The cryptocurrency world is full of uncertainty that swings both ways: On the one hand, there has been incredible optimism among investors and developers at the potential future of the digital currency space (some of which has led to speculation, some analysts argue). On the other hand, though, and related to this sense of optimism, there have also been more than a few fraudulent schemes and outright scams that have cost investors dearly. Initial coin offerings (ICOs) are a prime example of the dichotomy at play here. For every NEO and ethereum, projects that have used massively successful ICOs to launch disruptive new products and platforms, there are at least a few ICOs that have been overhyped at best, or criminal at worst.
Whether you're approaching an ICO from the perspective of a developer or a startup founder who is looking to make the most of your concept, or if you're an investor who is assessing whether or not to consider investing in a particular new project that remains untested, it's essential that you be able to determine whether or not a given coin offering has what it takes to be successful. While it is impossible to predict whether an ICO will be as tremendously successful as a project like ethereum, it is more readily possible to find red flags in an ICO that might give you an indication that staying away is the best move.
The Basics: The Whitepaper
Investors should always do due diligence before entering into a new investment. This is one of the oldest tenets in the financial world, and it nonetheless bears repeating. Particularly in a space as fast-paced as cryptocurrencies, it can be easy to jump on board with a herd mentality and without having fully appraised a potential investment opportunity. For ICOs, there are at least three things to consider as fundamental aspects of the project.
First, it's essential that you take time to thoroughly read and analyze the whitepaper for any given project. This is a document, typically available on the project's website that outlines the aims and strategies of that project at various levels of detail. Explore the whitepaper with a critical eye, looking for areas that might be problematic. Some projects, for example, have stratospheric ideas but little by way of a practical approach for achieving those goals. Others may lack crucial details about certain elements of implementation that leave you wondering whether the project is truly feasible. A good whitepaper is not a guarantee of success, but an incomplete, hastily written, or otherwise problematic whitepaper can be a sign of failure to come. Conversely, if you're preparing a whitepaper for the launch of your ICO, know that investors will pore over every detail. It pays to spend the time to make sure it is thorough and well presented.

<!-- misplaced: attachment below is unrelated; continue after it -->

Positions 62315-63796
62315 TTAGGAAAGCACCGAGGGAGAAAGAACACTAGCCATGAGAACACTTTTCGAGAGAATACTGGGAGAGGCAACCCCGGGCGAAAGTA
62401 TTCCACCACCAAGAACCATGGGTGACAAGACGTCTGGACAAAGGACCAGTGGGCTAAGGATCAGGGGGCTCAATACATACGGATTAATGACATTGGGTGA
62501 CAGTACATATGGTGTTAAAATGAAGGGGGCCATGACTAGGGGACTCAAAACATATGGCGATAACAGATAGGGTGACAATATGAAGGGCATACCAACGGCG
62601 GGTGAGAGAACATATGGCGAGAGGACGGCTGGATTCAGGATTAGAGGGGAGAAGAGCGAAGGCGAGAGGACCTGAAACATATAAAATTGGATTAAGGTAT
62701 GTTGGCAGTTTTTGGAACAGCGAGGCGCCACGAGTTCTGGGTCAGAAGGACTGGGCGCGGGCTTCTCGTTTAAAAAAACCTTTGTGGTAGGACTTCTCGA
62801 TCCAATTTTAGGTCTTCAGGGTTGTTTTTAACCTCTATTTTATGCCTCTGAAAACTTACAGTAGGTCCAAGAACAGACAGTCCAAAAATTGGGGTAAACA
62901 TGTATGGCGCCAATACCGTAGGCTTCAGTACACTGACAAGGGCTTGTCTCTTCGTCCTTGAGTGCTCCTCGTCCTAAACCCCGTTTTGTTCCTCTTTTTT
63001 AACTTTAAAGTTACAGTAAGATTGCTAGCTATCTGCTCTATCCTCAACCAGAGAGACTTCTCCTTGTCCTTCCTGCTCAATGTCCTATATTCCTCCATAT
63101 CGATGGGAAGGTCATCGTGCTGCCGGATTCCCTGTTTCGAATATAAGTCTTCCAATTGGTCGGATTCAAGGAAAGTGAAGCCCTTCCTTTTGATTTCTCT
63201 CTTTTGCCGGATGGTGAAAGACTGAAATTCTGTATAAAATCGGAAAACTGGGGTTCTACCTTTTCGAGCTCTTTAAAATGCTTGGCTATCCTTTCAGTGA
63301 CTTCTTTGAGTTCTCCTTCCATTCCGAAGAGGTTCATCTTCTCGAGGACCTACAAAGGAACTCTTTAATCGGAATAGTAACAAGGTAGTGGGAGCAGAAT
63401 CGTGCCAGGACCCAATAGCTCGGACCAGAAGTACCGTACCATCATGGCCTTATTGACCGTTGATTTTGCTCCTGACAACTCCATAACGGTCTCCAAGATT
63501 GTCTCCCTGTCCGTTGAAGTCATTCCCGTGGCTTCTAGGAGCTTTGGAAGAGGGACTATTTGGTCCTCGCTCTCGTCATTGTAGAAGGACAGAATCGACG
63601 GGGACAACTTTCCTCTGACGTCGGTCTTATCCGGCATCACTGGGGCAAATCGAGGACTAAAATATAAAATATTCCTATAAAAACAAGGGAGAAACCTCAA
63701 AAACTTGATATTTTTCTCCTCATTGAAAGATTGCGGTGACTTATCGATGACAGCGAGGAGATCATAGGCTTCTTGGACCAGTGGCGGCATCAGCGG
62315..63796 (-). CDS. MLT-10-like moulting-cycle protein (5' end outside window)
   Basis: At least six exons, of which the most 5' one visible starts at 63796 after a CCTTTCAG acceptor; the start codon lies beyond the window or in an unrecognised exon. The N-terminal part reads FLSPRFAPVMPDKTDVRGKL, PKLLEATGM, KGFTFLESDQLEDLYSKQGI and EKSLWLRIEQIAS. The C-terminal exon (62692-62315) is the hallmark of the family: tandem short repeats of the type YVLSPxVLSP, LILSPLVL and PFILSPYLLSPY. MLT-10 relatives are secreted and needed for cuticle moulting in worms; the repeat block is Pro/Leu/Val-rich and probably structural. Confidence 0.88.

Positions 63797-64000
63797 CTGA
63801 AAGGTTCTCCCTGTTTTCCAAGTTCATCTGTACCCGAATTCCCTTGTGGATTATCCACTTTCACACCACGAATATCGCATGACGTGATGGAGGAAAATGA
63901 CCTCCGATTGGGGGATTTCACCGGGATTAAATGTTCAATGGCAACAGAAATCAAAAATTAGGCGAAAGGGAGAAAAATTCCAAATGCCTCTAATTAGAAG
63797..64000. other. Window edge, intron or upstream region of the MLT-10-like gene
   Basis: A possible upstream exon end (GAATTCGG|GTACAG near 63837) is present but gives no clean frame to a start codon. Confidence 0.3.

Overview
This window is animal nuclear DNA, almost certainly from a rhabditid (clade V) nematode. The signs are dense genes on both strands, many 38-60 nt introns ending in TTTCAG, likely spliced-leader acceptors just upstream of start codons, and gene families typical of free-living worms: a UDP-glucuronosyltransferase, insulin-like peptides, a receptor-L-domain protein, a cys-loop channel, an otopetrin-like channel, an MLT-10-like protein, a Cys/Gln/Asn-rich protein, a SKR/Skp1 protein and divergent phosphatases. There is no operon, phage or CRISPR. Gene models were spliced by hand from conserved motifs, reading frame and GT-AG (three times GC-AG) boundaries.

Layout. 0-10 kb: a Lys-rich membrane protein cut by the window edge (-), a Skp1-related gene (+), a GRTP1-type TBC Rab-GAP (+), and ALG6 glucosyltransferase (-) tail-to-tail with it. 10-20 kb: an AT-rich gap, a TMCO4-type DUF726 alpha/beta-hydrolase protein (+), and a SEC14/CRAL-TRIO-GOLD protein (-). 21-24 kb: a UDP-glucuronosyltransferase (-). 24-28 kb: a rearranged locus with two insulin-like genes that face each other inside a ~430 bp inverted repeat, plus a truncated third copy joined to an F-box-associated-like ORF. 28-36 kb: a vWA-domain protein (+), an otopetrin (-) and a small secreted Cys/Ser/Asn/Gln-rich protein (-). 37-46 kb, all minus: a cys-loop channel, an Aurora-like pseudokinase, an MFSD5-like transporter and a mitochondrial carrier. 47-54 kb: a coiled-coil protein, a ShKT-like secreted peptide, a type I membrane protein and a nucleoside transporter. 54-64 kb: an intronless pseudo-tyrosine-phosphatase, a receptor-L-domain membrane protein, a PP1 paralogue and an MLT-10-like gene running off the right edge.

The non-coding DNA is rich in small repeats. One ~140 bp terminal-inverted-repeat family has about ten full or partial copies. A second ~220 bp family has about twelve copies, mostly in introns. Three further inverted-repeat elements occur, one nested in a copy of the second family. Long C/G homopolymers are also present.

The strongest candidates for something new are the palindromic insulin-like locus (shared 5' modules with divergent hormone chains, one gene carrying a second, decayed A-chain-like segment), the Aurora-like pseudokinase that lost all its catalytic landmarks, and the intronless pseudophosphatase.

A good whitepaper should include various levels of detail. There should be some type of basic roadmap that lays out a clear and reasonable timeline and plan of action for achieving goals. There should be a clear and succinct vision statement; companies lacking a statement of this kind may not have sufficient focus to be able to achieve real success. If a it has glaring issues with spelling, formatting or grammar, this may be reason for pause; however, keep in mind that whitepapers are commonly presented in English, even though projects making use of the document are taking place all over the world. A project whitepaper with issues like these may not necessarily be a scam, but it should give you cause for a bit of concern. Papers that seem to suggest that investors must buy into the project immediately are often considered suspect, as are those that don't provide substantial data and figures to back up claims.